Mr McConnell's Fresh Talent initiative is aimed at helping to attract skills to Scotland and reverse the declining population. Educated asylum seekers are seen as offering some of the skills which are in short supply in Scotland.

Last week, the Scottish Parliament's external relations committee urged the Scottish Executive to lobby the Home Office over rules which prevented employment asylum seekers from taking up jobs.

Mr McNulty will be in Scotland on Thursday to meet Scottish Executive officials and organisations involved with asylum seekers.

Ahead of his visit, it has emerged that he will tell Mr McConnell there can be no special arrangements with the executive on the issue of dawn raids.

Senior Home Office officials said there cannot be different arrangements for different parts of the UK.

BBC Scotland home affairs correspondent Reeval Alderson said educational or medical criteria would be taken into consideration but he pointed out that that was already happening across the UK and was not a concession to the executive.

Scottish Conservative leader Annabel Goldie called on the first minister to make a statement to parliament.

"What today's development shows loud and clear is that the first minister has no status, no stature and no authority with his colleagues in Westminster," she said.

"I am calling for the first minister to come before the parliament and to make a statement at the earliest possible opportunity in order to clarify what the actual situation is."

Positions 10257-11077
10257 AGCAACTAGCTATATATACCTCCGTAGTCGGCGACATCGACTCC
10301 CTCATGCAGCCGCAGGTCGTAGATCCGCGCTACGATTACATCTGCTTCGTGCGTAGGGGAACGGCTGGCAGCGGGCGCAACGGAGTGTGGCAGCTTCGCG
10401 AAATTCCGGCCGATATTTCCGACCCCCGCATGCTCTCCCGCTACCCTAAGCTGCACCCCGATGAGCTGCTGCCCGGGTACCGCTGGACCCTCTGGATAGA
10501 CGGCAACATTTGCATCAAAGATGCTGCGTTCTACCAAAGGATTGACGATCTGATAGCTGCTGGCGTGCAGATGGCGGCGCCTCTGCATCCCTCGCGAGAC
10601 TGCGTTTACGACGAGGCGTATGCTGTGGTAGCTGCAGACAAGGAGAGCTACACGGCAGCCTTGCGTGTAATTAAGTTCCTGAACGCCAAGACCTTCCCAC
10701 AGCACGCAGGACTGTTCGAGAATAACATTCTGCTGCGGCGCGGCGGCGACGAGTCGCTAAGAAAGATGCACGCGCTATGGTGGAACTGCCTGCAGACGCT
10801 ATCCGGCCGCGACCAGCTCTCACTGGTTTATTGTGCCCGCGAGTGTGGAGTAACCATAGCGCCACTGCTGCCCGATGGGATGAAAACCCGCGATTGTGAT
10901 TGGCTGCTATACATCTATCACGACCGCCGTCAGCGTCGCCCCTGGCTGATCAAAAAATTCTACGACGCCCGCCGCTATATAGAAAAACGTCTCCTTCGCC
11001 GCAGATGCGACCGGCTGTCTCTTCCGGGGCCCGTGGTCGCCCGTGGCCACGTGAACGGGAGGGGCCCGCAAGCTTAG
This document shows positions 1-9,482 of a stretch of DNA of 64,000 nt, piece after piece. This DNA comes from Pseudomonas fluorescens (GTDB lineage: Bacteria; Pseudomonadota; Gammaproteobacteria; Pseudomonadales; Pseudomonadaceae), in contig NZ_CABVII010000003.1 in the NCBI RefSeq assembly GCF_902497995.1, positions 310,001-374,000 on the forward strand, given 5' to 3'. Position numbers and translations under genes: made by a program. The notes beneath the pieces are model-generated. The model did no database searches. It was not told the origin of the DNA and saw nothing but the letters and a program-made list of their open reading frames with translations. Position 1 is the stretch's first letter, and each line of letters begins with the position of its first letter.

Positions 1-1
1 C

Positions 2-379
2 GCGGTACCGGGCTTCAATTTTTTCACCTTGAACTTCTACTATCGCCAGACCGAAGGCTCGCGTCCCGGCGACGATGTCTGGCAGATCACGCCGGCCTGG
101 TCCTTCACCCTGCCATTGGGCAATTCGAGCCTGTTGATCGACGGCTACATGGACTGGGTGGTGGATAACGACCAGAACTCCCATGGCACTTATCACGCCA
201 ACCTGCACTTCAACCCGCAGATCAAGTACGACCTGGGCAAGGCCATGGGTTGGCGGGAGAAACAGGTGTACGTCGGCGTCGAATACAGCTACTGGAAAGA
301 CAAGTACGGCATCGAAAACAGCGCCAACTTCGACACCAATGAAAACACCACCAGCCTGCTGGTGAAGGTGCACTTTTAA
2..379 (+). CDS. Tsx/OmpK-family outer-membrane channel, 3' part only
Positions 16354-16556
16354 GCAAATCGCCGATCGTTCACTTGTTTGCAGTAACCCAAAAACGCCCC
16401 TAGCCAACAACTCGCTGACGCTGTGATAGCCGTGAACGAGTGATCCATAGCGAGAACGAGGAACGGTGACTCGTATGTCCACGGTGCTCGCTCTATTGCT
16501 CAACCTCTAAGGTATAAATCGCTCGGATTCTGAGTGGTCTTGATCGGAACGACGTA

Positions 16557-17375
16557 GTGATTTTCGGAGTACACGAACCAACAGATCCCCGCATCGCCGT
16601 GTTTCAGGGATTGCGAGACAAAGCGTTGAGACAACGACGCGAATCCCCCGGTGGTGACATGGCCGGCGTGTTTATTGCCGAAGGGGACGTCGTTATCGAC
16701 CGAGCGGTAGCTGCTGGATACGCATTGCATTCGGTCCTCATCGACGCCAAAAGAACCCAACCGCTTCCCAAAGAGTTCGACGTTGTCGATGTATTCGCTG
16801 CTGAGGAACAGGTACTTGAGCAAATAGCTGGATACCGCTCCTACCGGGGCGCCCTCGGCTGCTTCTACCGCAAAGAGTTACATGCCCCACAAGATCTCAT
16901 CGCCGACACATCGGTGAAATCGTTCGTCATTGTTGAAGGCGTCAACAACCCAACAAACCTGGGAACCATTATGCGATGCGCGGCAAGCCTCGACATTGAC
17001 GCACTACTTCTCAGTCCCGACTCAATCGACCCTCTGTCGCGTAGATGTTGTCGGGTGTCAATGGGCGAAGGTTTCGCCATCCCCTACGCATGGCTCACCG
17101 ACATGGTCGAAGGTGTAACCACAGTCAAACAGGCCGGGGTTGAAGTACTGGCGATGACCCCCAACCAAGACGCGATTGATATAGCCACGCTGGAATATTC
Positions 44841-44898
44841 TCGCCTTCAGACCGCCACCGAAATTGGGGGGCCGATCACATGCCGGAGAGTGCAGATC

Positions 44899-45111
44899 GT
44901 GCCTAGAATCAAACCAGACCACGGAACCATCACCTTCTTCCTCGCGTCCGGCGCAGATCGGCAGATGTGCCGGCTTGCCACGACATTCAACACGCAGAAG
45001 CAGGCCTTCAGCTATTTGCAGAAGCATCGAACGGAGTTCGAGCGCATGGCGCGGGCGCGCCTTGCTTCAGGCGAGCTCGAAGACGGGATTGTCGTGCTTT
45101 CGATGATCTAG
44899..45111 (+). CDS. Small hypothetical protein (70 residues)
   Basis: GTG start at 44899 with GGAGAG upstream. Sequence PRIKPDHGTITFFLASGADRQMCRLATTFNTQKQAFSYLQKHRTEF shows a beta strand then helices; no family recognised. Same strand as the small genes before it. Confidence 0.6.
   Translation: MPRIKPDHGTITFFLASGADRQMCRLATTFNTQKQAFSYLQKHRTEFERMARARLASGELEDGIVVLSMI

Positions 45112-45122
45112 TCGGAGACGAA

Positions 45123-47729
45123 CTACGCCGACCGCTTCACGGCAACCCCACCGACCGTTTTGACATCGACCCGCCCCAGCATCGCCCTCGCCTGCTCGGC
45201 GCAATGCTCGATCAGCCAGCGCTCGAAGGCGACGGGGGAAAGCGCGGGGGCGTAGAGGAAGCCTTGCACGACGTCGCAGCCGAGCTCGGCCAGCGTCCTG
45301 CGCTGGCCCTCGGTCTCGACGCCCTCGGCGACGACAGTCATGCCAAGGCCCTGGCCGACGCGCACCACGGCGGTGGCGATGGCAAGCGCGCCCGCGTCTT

The Scottish National Party echoed Tory calls for Mr McConnell to make a parliamentary statement on the issue.

SNP Holyrood leader Nicola Sturgeon said: "It now appears that the first minster is at best muddled over the Home Office's position.

"We need to know if the first minister was misinformed or if he misled parliament."

The irony is that there are hundreds of thousands of British colonists in the north of Ireland who could easily remedy Scotland's population problems if they were relocated from the Six Counties. The great benefit of relocating the unionists to Scotland is that they are all English-speakers who are intimately familiar with British culture.

Hain was simply stating the truth

Daily Ireland:

The hapless Peter Hain finds himself under fire again from the DUP for restating the old Charlie Haughey dictum that Northern Ireland is a failed entity.

Ian Paisley now demands the Secretary of State’s head on a platter for his unguarded comments to the Irish Echo in New York — despite the fact that Mr Hain has behaved in an insufferably unctuous manner to the DUP boss since his arrival here.

Peter Hain doesn’t do “tough” very well but in recent weeks he has been posing as as the heavy sent in by Tony Blair to knock some heads together. Thus, he warns, water rates are on the way, quangos will be quashed, schools shuttered and Assembly wages stopped unless the parties in the North can make common cause in a new Executive.

Unfortunately, his jellyfish approach to the DUP and a series of botched decisions — the imprisonment of Seán Kelly being the most notable — mean that it’s hard to take him seriously.